So far, Georgia Tech has not done what needs to be done in order to prevent this from happening again. The institute of technology merely put a buzzer on the stairwell door that sounds when the door is opened. I suppose the buzzer is meant to alert students to the necessity of hiding in their rooms and locking their doors.
Engineers and technicians are notorious for trying to make problems fit their solutions. In this case, they have lots of gadgets they would like to put to use to create a barrier between the motivated offender and the suitable target. They will be busy installing lights and buzzers to complement their computerized swipe card systems. But, to date, they have not invented a solution that fits the problem of the depravity of the human heart.
Fallen human beings will always find ways to get through barriers that stand between themselves and the object of their desires. If the barrier is raised with technology backed by good intentions it can often be razed by technology backed by bad intentions. So something must be done besides creating a barrier between the motivated offender and the desired target. That something is making the desired target less desirable.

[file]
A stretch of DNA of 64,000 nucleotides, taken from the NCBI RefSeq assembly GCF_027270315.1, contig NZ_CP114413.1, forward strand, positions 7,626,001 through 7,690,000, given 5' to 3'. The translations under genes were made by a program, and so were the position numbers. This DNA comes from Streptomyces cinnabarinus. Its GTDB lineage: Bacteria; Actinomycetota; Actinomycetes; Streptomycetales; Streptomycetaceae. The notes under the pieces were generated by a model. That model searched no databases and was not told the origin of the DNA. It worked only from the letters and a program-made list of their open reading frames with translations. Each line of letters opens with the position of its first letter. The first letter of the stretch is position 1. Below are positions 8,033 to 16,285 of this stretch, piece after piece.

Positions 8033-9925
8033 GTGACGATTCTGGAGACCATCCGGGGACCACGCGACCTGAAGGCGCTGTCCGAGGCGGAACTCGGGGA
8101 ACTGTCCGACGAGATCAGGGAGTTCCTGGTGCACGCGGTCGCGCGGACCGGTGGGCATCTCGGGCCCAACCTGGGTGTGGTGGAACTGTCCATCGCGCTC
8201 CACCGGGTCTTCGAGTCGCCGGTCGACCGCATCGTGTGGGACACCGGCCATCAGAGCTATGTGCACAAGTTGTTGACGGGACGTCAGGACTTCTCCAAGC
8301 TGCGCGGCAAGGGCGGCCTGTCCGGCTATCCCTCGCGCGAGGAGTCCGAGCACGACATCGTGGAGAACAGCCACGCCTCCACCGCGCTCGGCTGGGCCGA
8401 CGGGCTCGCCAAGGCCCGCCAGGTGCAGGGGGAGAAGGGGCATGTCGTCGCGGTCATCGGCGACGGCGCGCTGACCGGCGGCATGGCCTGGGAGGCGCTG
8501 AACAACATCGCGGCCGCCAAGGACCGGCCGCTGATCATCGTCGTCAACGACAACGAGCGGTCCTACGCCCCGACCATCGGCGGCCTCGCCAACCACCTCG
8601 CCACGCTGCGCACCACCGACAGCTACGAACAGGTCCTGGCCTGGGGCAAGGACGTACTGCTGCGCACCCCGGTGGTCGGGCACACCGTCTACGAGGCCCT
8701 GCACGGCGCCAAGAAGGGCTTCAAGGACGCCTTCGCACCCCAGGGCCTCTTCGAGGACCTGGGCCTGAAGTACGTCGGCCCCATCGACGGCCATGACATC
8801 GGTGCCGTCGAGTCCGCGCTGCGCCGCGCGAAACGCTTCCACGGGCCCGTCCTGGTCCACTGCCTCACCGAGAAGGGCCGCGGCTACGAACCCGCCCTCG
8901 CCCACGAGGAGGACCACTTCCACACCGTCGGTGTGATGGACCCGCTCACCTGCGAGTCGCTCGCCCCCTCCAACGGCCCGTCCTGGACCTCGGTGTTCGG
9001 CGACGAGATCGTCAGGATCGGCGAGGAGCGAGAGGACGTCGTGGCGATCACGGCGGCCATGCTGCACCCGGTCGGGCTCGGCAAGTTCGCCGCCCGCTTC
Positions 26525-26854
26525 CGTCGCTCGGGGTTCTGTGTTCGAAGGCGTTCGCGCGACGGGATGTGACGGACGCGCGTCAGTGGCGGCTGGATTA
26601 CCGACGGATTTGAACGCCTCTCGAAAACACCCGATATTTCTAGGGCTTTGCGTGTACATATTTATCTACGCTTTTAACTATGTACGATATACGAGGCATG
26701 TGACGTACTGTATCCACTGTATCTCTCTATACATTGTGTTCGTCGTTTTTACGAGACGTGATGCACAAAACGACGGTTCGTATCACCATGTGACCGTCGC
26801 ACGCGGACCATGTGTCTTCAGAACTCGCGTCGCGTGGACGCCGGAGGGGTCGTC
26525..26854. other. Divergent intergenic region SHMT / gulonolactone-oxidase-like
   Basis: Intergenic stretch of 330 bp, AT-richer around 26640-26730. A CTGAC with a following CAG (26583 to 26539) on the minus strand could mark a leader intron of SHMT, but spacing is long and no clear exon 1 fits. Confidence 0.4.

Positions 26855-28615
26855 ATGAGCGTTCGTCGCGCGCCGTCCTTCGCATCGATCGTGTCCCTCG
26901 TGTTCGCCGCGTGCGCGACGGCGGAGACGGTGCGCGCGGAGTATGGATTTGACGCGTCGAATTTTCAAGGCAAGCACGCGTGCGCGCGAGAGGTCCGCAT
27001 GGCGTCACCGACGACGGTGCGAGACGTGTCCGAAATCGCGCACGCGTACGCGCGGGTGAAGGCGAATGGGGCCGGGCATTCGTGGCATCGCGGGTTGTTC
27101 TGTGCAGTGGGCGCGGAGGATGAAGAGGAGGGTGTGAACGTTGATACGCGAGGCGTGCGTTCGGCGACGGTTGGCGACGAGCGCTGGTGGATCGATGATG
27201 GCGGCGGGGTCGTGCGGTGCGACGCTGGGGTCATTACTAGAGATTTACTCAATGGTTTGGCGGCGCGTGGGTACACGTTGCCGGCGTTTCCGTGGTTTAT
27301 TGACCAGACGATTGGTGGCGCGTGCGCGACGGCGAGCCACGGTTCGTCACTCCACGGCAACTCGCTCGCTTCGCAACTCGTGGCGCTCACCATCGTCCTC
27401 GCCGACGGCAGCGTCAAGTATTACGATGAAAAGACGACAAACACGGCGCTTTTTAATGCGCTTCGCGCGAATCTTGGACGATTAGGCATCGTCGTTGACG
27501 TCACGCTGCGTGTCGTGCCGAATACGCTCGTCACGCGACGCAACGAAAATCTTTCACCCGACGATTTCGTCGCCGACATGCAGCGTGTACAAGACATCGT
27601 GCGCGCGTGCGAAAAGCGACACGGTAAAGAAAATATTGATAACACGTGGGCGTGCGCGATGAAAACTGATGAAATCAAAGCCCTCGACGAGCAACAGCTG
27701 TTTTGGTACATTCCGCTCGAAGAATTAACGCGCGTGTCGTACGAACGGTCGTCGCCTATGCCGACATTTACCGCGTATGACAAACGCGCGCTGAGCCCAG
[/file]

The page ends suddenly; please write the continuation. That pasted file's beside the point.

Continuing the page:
It does not take a Georgia Tech engineering degree to understand that the unarmed citizen is the desired target of every armed offender. And it does not take any new technology to render the target undesirable. It only takes a gun.
The gun is really a very simple invention. Enough Georgia Tech students own guns that allowing students to keep them in their dorm rooms will substantially deter future intrusions of the sort experienced by Justin Myers. And, best of all, the solution will cost nothing to the taxpayers of the State of Georgia.
Georgia Tech needs to continue its tradition of finding complex solutions to complex problems. But that need not come at the expence of applying simple solutions to simple problems.